Frozen meat and fish are also cheaper than their fresh counterparts because it is easier to transport and store these foods when frozen, and there is less costly spoilage and waste.
Just beware that all frozen foods are not created equally. Shop carefully and read the ingredients to make sure that no one snuck any salt, butter, flavorings or preservatives into your frozen veggies (this is most common with mixed vegetables).
Similarly, confirm that you’re buying fish fillets, not fish sticks. And if you can, opt for organic chicken, grass fed beef , and wild-caught fish – all of which you can usually find in the frozen section if you look carefully.
8. Skip packaged and prepared foods
I’m not talking about processed foods; obviously we know those are off limits.
I’m talking about packaged whole foods, like pre-washed lettuce, pre-shredded carrots, or individually portioned trail mix packs. You’re paying a MASSIVE premium for what amounts to just a few extra minutes of your time.
Instead, set aside an extra hour (you may not even need it all) when you get home from the grocery store to wash and chop veggies, mix up a bag of trail mix and portion it out into baggies, and other things like that. Then you can still reach for ready-made ingredients when it comes time to make your meals, but you won’t have spent any extra money on them.
However, if you miss the convenience of having food ready to eat when you are, consider these options:
- Make your own staples at home, like nut and seed butters. Better yet, make a double batch and stash it in the pantry so you don’t have to buy or make it for awhile.
- Cook in bulk. When I know I have a busy period coming up at work, I spend the week or two beforehand cooking double batches of whatever is for dinner. We eat one batch for dinner, and lunch the next day, and I freeze the second batch for a future meal.
- Meal prep! (see the next tip)
9. Devote some time to meal planning and meal prep.
If you have a meal plan for the week, you know exactly what to buy at the grocery store, won’t waste money on foods that may end up in the trash, and won’t be tempted to throw in the towel and order in – a surefire way to demolish a tight budget.
Use the contents of your fridge, freezer, and pantry as a starting point – particularly if you’ve gotten in the habit of buying in bulk to save money. In that case, you’ll have a well-stocked pantry and can save a lot of money simply by making use of what you already have on hand.
If planning and prepping entire days worth of meals is too much for you, focus on dinner. I tend to have the same thing almost every morning for breakfast (eggs or plain Greek yogurt, although check the macros on yogurt before you incorporate it into a ketogenic diet), so no need to plan those. If you’re eating keto, and incorporating intermittent fasting, you might not even need to worry about breakfasts.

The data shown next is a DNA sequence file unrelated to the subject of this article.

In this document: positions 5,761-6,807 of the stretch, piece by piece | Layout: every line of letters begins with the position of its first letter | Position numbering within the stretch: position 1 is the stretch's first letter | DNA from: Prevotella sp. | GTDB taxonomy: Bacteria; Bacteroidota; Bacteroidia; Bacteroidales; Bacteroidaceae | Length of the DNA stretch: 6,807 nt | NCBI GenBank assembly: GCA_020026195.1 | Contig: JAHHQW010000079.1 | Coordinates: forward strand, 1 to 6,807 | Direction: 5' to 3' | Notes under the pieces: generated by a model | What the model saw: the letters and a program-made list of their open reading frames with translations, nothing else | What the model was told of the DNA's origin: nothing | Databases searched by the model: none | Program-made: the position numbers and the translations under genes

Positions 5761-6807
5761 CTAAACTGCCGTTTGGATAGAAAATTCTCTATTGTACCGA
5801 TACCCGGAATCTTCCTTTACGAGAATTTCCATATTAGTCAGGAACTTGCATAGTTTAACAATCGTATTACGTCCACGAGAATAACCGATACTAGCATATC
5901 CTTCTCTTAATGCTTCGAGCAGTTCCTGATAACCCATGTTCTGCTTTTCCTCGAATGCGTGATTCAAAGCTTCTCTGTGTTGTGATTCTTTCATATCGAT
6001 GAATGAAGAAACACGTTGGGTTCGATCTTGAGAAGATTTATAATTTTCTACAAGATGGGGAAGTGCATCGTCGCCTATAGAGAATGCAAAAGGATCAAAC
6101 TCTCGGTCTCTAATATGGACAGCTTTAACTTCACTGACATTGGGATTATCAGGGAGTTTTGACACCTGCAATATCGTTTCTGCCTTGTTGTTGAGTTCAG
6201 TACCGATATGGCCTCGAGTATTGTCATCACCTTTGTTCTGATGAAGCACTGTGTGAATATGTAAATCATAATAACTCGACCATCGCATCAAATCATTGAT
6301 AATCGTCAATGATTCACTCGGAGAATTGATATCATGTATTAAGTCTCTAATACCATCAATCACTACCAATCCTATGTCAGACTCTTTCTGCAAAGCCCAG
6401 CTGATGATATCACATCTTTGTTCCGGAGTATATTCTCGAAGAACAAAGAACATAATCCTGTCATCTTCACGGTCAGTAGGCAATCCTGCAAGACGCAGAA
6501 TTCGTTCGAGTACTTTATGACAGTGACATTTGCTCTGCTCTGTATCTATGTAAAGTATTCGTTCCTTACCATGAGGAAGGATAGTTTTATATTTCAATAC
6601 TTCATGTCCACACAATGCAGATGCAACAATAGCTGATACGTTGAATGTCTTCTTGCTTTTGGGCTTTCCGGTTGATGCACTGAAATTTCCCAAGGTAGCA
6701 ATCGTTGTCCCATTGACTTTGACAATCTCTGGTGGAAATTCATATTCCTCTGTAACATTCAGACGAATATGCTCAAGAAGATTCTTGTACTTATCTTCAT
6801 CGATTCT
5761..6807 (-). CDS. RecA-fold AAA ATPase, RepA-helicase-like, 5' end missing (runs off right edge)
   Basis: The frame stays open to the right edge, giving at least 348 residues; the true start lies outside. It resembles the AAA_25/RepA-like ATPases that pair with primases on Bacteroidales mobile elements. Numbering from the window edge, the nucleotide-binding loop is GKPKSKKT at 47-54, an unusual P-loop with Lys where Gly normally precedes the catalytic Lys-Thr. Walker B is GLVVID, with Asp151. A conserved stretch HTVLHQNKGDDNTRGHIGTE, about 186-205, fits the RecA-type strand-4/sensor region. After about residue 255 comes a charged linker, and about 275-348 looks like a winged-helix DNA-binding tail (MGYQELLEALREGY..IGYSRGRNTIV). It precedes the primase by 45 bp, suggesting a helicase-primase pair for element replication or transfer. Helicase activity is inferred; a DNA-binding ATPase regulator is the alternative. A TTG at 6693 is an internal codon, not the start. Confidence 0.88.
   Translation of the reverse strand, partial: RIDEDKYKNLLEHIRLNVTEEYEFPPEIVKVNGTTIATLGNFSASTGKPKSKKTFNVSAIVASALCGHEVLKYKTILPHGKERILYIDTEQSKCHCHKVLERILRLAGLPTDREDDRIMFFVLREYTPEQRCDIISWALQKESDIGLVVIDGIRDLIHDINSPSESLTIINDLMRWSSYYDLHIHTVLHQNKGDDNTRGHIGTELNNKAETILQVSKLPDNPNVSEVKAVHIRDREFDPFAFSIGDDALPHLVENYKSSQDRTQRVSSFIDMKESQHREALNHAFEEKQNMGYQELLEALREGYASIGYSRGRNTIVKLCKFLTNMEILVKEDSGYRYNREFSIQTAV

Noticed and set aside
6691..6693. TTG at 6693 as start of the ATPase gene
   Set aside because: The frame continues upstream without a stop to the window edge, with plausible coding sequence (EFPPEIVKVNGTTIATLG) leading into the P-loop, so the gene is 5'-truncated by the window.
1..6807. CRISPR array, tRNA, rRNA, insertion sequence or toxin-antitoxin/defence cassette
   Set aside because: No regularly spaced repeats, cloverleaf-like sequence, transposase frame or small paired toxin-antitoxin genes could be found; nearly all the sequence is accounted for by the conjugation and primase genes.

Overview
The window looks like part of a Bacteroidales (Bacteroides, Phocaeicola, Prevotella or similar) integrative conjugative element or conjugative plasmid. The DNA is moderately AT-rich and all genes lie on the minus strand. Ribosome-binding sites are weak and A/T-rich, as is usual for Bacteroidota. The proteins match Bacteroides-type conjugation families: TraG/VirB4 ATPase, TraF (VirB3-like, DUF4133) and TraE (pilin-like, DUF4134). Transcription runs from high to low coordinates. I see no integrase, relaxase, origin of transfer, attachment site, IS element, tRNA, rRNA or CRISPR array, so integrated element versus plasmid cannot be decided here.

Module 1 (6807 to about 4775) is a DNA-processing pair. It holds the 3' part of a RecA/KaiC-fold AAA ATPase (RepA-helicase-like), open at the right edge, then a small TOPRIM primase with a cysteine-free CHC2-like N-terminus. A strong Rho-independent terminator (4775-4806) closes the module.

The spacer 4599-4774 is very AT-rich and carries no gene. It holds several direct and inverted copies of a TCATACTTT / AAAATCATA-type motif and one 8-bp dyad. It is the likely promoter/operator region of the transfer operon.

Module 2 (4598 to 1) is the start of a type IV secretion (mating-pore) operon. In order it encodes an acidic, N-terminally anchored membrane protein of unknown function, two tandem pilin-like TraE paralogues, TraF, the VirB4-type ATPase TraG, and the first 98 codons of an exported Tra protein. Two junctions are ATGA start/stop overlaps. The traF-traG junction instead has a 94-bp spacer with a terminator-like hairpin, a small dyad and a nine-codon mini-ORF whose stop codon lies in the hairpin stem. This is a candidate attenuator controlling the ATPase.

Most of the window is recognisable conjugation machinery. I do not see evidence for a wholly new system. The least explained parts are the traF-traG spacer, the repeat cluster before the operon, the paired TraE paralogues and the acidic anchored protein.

For lunch, all you need is leftovers from the previous night’s dinner, so no need for dedicated planning there either.
Dinner is always the wild card, at least in my house, so I find that planning ahead, and even prepping some elements of your meals on Sunday gives me the best chance of sticking to the dinner plan, which ultimately means sticking to the budget!
Make it easier on yourself by using Pinterest to save paleo or keto recipes that interest you, so that you’ll have some ideas to fall back on when it’s time to plan your week of meals.
Pro tip: when it comes to meal planning, there’s no end to what your freezer can do for you. You can even prep a week’s worth of meals and freeze them ahead of time. This is ideal, for example, if you’re going out of town and don’t want to be eating out for an extra week when you get back.
10. Pick meals that use the same ingredients, and make sure you’re making the most of your ingredients
This is my favorite budget hack, because it minimizes food waste AND money waste.
When you’re meal-prepping, think about sticking to recipes that require the same types of ingredients, so you can make sure that the groceries you buy aren’t going to waste. There is nothing worse than buying a whole jar of coconut milk, for example, only to use half of it and let the rest go to waste.
Instead, pick a recipe you’re excited about: let’s say curry, which uses protein, vegetables, curry paste, and coconut milk. You might also need some coconut oil to pre-cook the protein, depending on the recipe.
That’s your jumping off point for the week, so think of other recipes for the week that are either in the same cuisine/flavor family, or could use the same types of ingredients in a new way.
Meal #1: Curry with chicken thigh meat, sweet potatoes (for paleo, skip for keto), bell peppers, zucchini (if in season), mushrooms, and broccoli, plus coconut milk and curry paste.
Meal #2: Toss the leftover sweet potatoes, mushrooms, broccoli, and chicken with olive oil and a simple seasoning mix (such as salt, pepper, garlic, and cumin) to make a sheet pan dinner. Again, skip the sweet potatoes for a keto meal.
Meal #3: Make a clean-out-the-fridge stir fry with whatever odds and ends are left in your veggie drawer, plus some chicken, beef, or shrimp.
Keep iterating on the same ingredients for the remainder of the week, and take leftovers for lunch. The next week, pick a different theme or cuisine, like Mexican, and do the same thing.
Similarly, make sure you’re using every part of the food you’re buying. Let’s say you have a whole chicken. Roast it for dinner one night, then use the leftover meat the next night for chicken salad (served over greens with a side of roasted vegetables). When the carcass is picked clean, throw the bones in the slow cooker and make them into stock or bone broth , which you can use as the base of a soup or stew later in the week, drink for breakfast, or freeze for use in a later meal.
Oh, and it goes without saying (I think), that it’s important to stick to your shopping list and limit impulse purchases when you’re grocery shopping.
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Remember, the cost of eating healthy requires a little bit more upfront expense than the Standard American Diet, but there are plenty of ways to make it doable. And, consider it an investment in yourself and your future! Remember: pay now or pay with your health later.